ruled by the Anglican Church and Tory landlords in happy tandem.14
    Here there was no fiery individualism, no trace of populism
    or radicalism to upset the ruling classes or the liberal intellectual
    Establishment. Here at last was a Rightist with whom liberals,
    while not exactly agreeing, could engage in a cozy dialogue.

    It was Kirk,
    in fact, who brought the words "Conservatism" and "New
    Conservatism" into general acceptance on the right wing. Before
    that, knowledgeable libertarians had hated the word, and with good
    reason; for weren't the conservatives the ancient enemy, the eighteenth-
    and nineteenth-century Tory and reactionary suppressors of individual
    liberty, the ancient champions of the Old Order of Throne-and-Altar
    against which the eighteenth- and nineteenth-century liberals had
    fought so valiantly? And so the older classical-liberals and individualists
    resisted the term bitterly: Ludwig von Mises, a classical liberal,
    scorned the term; F.A. Hayek insisted on calling himself an "Old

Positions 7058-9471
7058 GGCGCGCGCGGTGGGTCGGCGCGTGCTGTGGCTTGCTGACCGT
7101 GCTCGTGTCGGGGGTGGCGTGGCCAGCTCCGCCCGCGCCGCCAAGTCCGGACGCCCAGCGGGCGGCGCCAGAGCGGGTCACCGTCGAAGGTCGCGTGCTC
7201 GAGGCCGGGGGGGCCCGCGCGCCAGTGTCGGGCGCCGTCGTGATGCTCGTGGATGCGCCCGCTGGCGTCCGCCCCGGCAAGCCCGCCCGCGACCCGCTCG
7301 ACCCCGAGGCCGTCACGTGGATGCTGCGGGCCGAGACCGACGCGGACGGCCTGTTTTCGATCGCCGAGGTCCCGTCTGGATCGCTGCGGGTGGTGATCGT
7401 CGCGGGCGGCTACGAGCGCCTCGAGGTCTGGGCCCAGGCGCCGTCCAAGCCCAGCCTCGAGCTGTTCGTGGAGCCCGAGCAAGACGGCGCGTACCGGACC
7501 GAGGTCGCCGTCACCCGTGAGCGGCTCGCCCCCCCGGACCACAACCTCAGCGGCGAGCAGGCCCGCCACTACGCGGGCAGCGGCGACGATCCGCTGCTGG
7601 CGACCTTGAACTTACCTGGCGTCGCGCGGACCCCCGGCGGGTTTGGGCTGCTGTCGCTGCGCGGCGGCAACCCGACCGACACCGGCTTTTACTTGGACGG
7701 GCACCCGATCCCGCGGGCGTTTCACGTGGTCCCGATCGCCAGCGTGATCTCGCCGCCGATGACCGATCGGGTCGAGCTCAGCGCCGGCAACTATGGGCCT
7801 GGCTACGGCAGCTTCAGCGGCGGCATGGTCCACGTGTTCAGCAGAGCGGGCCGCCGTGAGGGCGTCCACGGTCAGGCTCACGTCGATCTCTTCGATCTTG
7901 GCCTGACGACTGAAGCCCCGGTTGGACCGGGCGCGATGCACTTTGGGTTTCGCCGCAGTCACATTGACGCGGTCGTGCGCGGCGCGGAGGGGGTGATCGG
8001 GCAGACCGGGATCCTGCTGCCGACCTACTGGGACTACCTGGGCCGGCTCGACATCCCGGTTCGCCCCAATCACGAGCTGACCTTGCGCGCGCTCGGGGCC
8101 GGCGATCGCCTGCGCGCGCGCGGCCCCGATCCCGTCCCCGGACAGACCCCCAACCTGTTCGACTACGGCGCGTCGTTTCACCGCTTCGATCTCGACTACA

Whig"; and when Frank Chodorov was called a "conservative"
    in the pages of National Review, he wrote an outraged letter
    declaring, "As for me, I will punch anyone who calls me a conservative
    in the nose. I am a radical."15 Before Russell Kirk,
    the word "conservative," being redolent of reaction and
    the Old Order, was a Left smear-word applied to the right wing;
    it was only after Kirk that the right wing, including the new National
    Review, rushed to embrace this previously hated term.

    The Kirkian
    influence was soon evident in right-wing youth meetings. I remember
    one gathering when, to my dismay, one Gridley Wright, an aristocratic
    leader of Yale campus conservatism, declared that the true ideological
    struggle of our day, between left and right, had nothing to do with
    free-market economics or with individual liberty versus statism.
    The true struggle, he declared, was Christianity versus atheism,
    and good manners versus boorishness and materialistic greed: the
    materialist greed, for example, of the starving peoples of India
    who were trying to earn an income, a bit of subsistence. It was